Twenty-three states have medical marijuana programs, and the issue is surfacing to legalize medical marijuana in Missouri. Two competing proposals are already trying to get on the November 2016 ballot, with lawmakers pointing to growing bipartisan support for the use of medical marijuana, as long as it’s under a doctor’s supervision.
A Harris poll conducted in May revealed that 81 percent of 2,000 respondents across the United States supported medical marijuana. Among Republicans in the poll, 69 percent voted in favor.
Legalize Medical Marijuana Missouri – November 2016
The two proposals for constitutional amendments in Missouri are banking on the perception that the medical route has more popular backing. Rather than repeat the so-far unsuccessful efforts to legalize recreational marijuana for adults, a push for medical cannabis would be a plausible first step.
One effort comes from a coalition called New Approach Missouri, which has the support of Show-Me Cannabis. The organization has filed two initiatives with the Secretary of State, both to permit state-licensed physicians to recommend marijuana to patients with serious illness and medical conditions. Excess revenue from an additional 4 percent tax on pot, above state and local taxes, would go toward veterans’ services across the state.
Under the plan, doctors would be allowed to recommend pot to patients with chronic illnesses, such as cancer, epilepsy, glaucoma or multiple sclerosis. The marijuana could come in different forms such as strains for smoking, THC capsules and cannabis oils.
Jack Cardetti, a former spokesman for Gov. Jay Nixon, was hired as the campaign adviser for New Approach Missouri with his political consulting firm Tightline Strategies. Cardetti said this proposal is the more reasonable of the two options, with additional funding going to veterans instead of a new government program.
Months before drafting the proposal he said they were looking at successful legislation already passed around the country.
“What we really did in the first phase was look at which states did a really nice job implementing the program,” he said. “When we did that we really found an overarching theme: what is best for patients.”
Missouri Research’s plan
Brad Bradshaw, a licensed Springfield physician and attorney running in the Democratic primary for lieutenant governor next year, is behind the second proposal. His plan would legalize medical marijuana, impose a significant tax on it and direct the money toward medical research.
Bradshaw gets agitated when people assume his campaign is solely about legalizing pot.
“Really, it’s quite the opposite,” he said. “It is the development of a medical research institute in Missouri to generate cures for cancer and other incurable diseases and generate money for the state through taxes on medical marijuana. Legalize medical marijuana Missouri is a sexy issue, research for cures is not.”
Called Missouri Research, the Bradshaw plan would favor licensed pharmacists as dispensers, with no provisions for home-growing and cultivation centers. Marijuana would be taxed 75 percent at the point of sale on top of the 10 percent wholesale tax.
Choosing to put the profits toward medical research was a no-brainer for Bradshaw. Since graduating from medical school, he said he’s been bemused by the slow progress on incurable diseases. There’s always talk of raising awareness for a cure, he said, but less in the way of finding one.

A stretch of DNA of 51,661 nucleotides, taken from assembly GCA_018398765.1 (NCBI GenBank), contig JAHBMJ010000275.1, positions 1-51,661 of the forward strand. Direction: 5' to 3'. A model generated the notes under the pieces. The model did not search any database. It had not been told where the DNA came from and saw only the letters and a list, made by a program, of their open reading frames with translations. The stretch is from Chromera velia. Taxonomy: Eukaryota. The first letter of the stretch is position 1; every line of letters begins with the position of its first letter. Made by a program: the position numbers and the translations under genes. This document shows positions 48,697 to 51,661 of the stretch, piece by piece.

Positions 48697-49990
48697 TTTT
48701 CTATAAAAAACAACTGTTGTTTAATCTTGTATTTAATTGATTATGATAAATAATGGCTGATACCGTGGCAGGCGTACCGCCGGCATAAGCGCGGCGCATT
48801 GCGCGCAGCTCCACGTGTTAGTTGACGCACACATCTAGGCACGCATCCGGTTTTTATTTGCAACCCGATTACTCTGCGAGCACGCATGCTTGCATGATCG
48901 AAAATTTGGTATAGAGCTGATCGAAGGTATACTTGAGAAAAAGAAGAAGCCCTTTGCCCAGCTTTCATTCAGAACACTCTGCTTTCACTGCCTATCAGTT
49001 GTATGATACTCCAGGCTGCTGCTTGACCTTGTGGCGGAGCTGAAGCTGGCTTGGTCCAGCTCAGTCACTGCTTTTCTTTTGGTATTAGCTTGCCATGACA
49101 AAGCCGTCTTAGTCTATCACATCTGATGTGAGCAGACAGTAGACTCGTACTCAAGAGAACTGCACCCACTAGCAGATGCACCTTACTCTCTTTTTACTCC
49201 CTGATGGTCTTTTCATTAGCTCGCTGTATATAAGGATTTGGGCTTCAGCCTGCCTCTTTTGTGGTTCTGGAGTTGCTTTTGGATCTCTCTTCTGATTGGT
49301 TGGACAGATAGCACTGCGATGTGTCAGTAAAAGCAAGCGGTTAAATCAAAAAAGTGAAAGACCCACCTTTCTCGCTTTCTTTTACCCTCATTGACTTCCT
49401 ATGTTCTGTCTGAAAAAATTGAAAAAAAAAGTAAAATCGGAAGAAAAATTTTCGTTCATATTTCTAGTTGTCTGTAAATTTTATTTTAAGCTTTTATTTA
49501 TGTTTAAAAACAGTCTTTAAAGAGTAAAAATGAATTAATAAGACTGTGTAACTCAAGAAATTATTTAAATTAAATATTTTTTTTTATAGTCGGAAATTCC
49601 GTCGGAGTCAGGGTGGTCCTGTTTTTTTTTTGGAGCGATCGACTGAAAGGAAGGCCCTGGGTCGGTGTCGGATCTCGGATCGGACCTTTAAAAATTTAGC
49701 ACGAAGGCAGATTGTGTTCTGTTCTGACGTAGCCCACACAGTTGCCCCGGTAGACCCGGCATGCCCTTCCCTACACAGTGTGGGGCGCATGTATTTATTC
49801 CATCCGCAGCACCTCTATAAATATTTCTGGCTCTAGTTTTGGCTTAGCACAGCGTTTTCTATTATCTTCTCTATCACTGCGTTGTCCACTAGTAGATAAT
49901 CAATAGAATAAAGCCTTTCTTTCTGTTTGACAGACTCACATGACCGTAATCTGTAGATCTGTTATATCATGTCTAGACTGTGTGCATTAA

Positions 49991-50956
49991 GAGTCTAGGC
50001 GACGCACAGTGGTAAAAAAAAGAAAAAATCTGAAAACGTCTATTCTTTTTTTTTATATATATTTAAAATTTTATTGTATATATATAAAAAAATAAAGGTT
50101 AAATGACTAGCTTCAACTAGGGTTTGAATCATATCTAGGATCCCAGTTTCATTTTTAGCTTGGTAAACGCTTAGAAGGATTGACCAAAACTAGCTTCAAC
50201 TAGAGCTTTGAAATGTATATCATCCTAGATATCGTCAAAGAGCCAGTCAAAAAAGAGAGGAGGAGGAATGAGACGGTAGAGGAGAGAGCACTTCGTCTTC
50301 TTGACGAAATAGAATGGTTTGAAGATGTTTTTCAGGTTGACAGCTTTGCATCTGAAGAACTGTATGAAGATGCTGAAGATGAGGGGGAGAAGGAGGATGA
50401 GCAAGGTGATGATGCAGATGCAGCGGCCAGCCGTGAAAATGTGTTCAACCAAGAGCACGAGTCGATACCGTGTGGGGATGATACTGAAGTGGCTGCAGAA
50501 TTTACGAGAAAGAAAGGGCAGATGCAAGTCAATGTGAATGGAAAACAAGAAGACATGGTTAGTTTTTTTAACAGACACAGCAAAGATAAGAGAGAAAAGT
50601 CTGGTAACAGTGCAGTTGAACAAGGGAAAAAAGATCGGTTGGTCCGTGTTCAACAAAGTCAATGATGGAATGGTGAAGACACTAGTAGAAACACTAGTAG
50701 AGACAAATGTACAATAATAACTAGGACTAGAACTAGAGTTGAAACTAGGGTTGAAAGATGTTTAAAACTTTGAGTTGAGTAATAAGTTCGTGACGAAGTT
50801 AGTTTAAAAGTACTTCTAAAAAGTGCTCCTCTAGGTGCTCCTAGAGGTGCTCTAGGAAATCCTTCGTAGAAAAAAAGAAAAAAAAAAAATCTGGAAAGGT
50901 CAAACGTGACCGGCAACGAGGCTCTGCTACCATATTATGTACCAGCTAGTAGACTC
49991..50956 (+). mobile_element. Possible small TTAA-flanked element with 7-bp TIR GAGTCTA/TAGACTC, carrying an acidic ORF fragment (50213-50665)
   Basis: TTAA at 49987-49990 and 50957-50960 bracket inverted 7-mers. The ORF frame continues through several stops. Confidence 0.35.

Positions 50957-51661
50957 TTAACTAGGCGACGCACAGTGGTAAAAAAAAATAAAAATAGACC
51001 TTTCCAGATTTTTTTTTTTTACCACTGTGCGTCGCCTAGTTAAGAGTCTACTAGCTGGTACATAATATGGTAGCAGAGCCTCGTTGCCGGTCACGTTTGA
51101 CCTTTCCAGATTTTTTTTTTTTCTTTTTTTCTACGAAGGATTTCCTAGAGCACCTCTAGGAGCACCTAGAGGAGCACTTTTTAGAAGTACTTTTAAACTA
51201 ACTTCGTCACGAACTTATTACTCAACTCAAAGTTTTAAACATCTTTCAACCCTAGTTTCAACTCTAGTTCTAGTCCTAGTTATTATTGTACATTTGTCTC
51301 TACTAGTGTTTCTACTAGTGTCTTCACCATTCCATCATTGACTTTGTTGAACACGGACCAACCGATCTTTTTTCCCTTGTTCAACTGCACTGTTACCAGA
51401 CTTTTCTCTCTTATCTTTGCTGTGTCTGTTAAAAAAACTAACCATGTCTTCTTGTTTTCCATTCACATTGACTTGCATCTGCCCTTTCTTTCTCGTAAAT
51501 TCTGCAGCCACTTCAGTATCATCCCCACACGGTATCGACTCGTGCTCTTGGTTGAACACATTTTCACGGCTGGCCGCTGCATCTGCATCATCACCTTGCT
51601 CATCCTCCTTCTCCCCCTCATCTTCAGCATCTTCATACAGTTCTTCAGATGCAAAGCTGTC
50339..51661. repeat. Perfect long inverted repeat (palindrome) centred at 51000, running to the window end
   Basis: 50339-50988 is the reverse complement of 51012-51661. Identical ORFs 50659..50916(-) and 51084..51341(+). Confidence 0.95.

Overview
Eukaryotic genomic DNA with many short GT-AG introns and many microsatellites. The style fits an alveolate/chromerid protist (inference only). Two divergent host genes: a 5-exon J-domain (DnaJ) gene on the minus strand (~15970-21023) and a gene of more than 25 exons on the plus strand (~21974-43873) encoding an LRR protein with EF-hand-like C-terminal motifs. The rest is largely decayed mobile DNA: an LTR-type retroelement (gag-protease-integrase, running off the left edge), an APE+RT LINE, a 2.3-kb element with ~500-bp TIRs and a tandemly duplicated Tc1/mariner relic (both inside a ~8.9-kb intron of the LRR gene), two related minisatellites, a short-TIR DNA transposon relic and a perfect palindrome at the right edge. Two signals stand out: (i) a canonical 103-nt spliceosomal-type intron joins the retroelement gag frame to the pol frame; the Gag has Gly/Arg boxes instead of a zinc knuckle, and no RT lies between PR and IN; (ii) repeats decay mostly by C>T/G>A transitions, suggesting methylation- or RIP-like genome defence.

According to a January study in The Journal of the American Medical Association, funding for research in America dropped 0.8 percent every year from 2004 to 2012.
It took nearly two years for Bradshaw and his campaign committee, Go Missouri, to draft a proposal describing a statewide institute to be run under the Department of Health. The impetus to center it on medical marijuana was that it was more popular — and potentially more profitable — than a mandatory statewide tax.
Bradshaw estimates his plan could raise $45 million to $58 million a year for the state and that doesn’t include what he said are possible profits from research.
“This is something unique to our proposal for medical marijuana Missouri — we have established with our medical research institute that any cures or discoveries that are developed, Missouri owns the intellectual property rights on those,” he said. “That means if there’s a miracle drug that comes that’s worth billions of dollars, that’s billions of dollars for the state of Missouri.”
That money could go toward projects such as infrastructure, education and medical care, he said. But the bulk would contribute to the research institute campus, which counties across Missouri could vie for through public votes.
Cardetti said the intentions of the proposal are noble. He just doesn’t think Bradshaw’s going about it the right way.
“We think his heart is in the right place. We just don’t think an 85 percent tax on cancer patients and others with debilitating illnesses is necessarily a patient-centered plan,” he said. “There also isn’t a quicker way to make a popular bipartisan issue less attractive than slapping a big tax on it.”
Bradshaw has defended his tax with the claim that it would come out to less than $1 per person given the cheap price of producing marijuana.
He has voiced concerns about the opposing campaign as well, saying it will put a lot of money in the pockets of the rich backers of the Show-Me Cannabis organization. He also thinks the provision allowing certain patients to grow pot could lead to illegal distribution.
What Bradshaw and Cardetti agree on, though, is that Missourians are ready Legalize medical marijuana, even if they’re not about to join the states legalizing recreational pot just yet.
Legalize medical marijuana Missouri would change everything, he said — it would make it OK for people in pain to legally seek the same relief he found.